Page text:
Obama's Expatriate Years

Surprisingly little attention has been paid to the crucial years Barack Obama spent growing up in Jakarta, Indonesia from 1967 to 1971, ages 6 to 10 in his life. These formative years, in which a child first spends significant time in the wider world beyond his family environment, must have taught him many lessons about America -- some of them very unpleasant, given the particular situation of his family.

It would have been brutally difficult for any child, including young Barry Soetoro as he was then known, to be uprooted from Honolulu, where his single mother raised him with her parents' aid, and plunked down in a completely different culture. But his family's circumstances were very different from other Americans' then living as fellow expatriates in the teeming and desperately poor third-world metropolis. In this set of circumstances lies a possible explanation for Obama's animosity toward corporate America and its executives.

After being deserted by Barack Obama, Sr., Stanley Ann Dunham Obama obtained a divorce and then married another foreign graduate student, Lolo Soetoro from Indonesia. In 1967, Lolo needed to return to Indonesia and, according to Dreams From My Father, was conscripted to fight the communist insurgency. Afterwards, he took a job with Mobil Oil. However, the job was not a high-paying executive position such as was usually occupied by expatriate employees dispatched overseas. Instead, it involved smoothing affairs with governmental and other local entities -- very much a support staff function of the type performed by much lower-paid local employees.

Relatively few Americans are familiar with the overseas lifestyle enjoyed by American corporate expatriates, particularly during the 3rd quarter of the 20th century, when the dollar was strong and America's companies were the unchallenged world leaders of most industries. In the long postwar boom, as American businesses expanded overseas, they faced many problems that enticed their able executive and technical staff to travel to far-off countries, especially poor ones, and manage local operations that frequently were more lucrative and faster-growing than those in the more mature home market. As a result, compensation packages grew to include often-lavish allowances for luxurious residences with American-style amenities, private schools for children, and club memberships for families at luxury recreation facilities. And, of course, there were servants in the low-wage countries.

Any global corporation -- American, German, Japanese, British, or Korean -- needs to maintain a clear class structure, distinguishing expatriate careerists from local employees hired on the spot. Because the expatriates incur many extra costs and inconveniences, they are usually rewarded far more than locals who may even be performing similar tasks, but who lack the background and expert knowledge the expatriates bring from home.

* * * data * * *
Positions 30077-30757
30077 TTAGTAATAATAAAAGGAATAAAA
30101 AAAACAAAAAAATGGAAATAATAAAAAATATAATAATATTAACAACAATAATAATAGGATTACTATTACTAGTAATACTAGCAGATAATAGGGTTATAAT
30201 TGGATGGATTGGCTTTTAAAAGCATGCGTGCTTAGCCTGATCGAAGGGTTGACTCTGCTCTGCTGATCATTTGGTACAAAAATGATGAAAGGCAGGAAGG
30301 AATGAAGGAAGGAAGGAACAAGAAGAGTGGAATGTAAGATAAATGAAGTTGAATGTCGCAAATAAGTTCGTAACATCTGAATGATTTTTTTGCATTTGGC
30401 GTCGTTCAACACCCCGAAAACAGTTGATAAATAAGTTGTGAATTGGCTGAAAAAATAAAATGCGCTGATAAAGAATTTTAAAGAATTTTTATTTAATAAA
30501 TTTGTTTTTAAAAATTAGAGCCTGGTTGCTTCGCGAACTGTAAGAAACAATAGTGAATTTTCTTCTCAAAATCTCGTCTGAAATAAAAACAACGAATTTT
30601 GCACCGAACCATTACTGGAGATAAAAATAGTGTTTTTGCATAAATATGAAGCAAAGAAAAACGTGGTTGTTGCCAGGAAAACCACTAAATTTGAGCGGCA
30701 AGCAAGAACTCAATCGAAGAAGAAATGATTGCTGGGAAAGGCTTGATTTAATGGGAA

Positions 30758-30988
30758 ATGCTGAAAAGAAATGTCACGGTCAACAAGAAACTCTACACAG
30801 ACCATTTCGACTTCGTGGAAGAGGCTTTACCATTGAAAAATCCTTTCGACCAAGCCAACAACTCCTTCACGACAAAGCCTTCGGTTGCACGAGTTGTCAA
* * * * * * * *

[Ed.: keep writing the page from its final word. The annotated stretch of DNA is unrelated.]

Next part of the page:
Given the depth of poverty of Indonesia in the late 1960s, the gap between the locally-based staff and the American oil company executives and technical staff resident in Jakarta must have been huge. With a young Caucasian-American wife, a young stepson, and his own daughter Maya, born in 1970, it is highly likely that the Soetoro and his family were invited to functions at places like the American Club of Jakarta, where they saw a lavish lifestyle enjoyed by the Caucasian corporate elite. This was a lifestyle denied to them, and a universe apart from the abject poverty of most Jakartans.


Any young child seeing other children enjoying stuff that is out of bounds to him experiences real pain. Being told that the other kids have stuff because their fathers are American while his stepfather is not would no doubt fuel particularly acute resentments. Seeing (and probably being told) that he still had far more wealth than the local kids made the lesson in class structure doubly painful.

The class structure of rich white Americans on top must have grated on Obama very roughly. This could well be the moment in which deep resentments were planted.

There is some anecdotal evidence that Barry Soetoro had a rough time of it during these years. An illuminating Al Jazeera news report interviews a classmate of his in the second school he attended in Jakarta, an elite public school serving a wealthy district.

According to Bandung Winardijanto, Barry Soetoro was "naughty," particularly to girls...so much so that he was once tied to a tree as a means of restraint. Once, when running away from some girls he was harassing, Barry ran through and destroyed a bamboo fence on the school grounds. One anecdote does not a troubled childhood make. But coming on top of abandonment by his biological father, the entry of a new stepfather, and being uprooted to Indonesia on a tight budget pegged to local living standards, little Barry Soetoro had plenty of reason to act out.


So if Barack Obama sees America as a deeply flawed, even shameful nation, it should not be too surprising. His class resentments were formed early and went deep during his expatriate years.

Thomas Lifson is editor and publisher of American Thinker.